Wallachia was devastated by a great plague that decimated Bucharest, the area’s leading city, in 1813 - 1814. (This is called Caragea’s plague and seems to be referenced at the outset of the film; the disease was the bubonic plague). The Greek war for independence triggered a similar uprising in Wallachia in 1821, but this was unsuccessful.

The Russians fought the Turks in 1828 and defeated them. By that conflict the Russians seized control of Wallachia. However, Russia didn’t have much use for the quarrelsome frontier ruled largely by feudal boyars and so Russia returned Wallachia to Turkish control in the 1832. Governance of the region shifted between Ottoman Turk and Russian authorities every few years up to 1848 and the Wallachian revolution. This uprising, part of a series of rebellions that convulsed Europe in that year, was mounted against Turkish rule that was paradoxically enforced by the Russian military. There were more wars and the Treaty of Paris led to a situation in which Wallachia was jointly ruled by Turkey and Russia under the supervision of five other European powers. This proved to be untenable. The Russians fought the Turks again in 1877 and, during this war, a severely weakened Ottoman Empire conceded the sovereignity of Rumania.

For the purposes of Afterim! imagine Wallachia to be something like Arizona territory, vast and mountainous wilderness with desert-like steppes. The Boyars may be imagined as great ranchers. The great landlords or ranchers hold enormous estates on which they rule as a law unto themselves. The police, like Constandin and Ionita, are, in effect, instruments of a remote Empire – the Ottomans in Istanbul – and, instead of John B. Stetson hats they wear kalpaks (or fezes) as a sign of their allegiance to the Turkish power that they despise. Hiding in the forests and mountains are the Hajduks (called Houdieks in the movie) – these are brigands and outlaws, sometimes considered freedom fighters by the oppressed Eastern Orthodox peasants. The Hajduks are fierce, murderous, and unpredictable – they may be imagined like the Apache Indians.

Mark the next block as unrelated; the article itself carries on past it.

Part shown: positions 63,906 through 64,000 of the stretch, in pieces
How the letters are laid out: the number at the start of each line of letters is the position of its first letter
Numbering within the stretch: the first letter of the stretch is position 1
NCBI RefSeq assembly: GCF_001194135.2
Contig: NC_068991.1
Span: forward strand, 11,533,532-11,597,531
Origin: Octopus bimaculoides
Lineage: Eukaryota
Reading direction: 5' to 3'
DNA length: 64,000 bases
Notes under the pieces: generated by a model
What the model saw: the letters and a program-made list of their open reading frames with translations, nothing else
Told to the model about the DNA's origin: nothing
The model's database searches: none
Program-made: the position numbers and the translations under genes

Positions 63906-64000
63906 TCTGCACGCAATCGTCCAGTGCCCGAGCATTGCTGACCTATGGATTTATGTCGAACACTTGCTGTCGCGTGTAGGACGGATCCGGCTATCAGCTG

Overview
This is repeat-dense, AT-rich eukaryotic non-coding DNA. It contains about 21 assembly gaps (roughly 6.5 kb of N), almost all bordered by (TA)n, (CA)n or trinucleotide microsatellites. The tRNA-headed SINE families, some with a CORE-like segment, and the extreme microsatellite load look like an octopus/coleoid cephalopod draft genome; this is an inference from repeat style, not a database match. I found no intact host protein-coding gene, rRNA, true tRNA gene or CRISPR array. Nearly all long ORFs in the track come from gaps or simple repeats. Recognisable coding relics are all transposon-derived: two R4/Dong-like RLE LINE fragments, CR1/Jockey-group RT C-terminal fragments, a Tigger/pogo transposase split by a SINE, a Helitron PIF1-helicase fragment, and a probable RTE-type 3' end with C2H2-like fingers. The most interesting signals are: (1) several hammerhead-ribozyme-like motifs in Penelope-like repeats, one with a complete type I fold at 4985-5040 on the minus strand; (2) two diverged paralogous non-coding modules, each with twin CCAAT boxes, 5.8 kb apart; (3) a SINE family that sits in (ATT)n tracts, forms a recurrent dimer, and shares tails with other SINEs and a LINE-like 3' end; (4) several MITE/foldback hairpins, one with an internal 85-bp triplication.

The official hierarchy in the region in 1835 is that the Turks rule from Istanbul using as intermediaries Greek Christian Phanariots. The Phanariots are boyars, although not all boyars are Greek Christians. The boyars occupy immense feudal estates that are taxed by Istanbul. The Russian military makes periodic incursions and is hated by the Boyars and the Turks. The Rumanian people are Eastern Orthodox Christians and largely peasants. The mercantile class and moneylenders in Bucharest are Jews who are despised by the Turks, the Russians, the Boyars, and the Rumanian peasants. At the bottom of the heap are the hapless Roma or Tigin — they are slaves.


In 1835, Rumania (sometimes spelled "Romania) was the place with the largest concentration of Roma people. The Roma are from the Indian subcontinent and speak a language allied to Punjabi and Hindi. They seem to have been transported to Rumania during the Mongol invasions around 1260 – at that time, the Roma were slaves to the Mongols.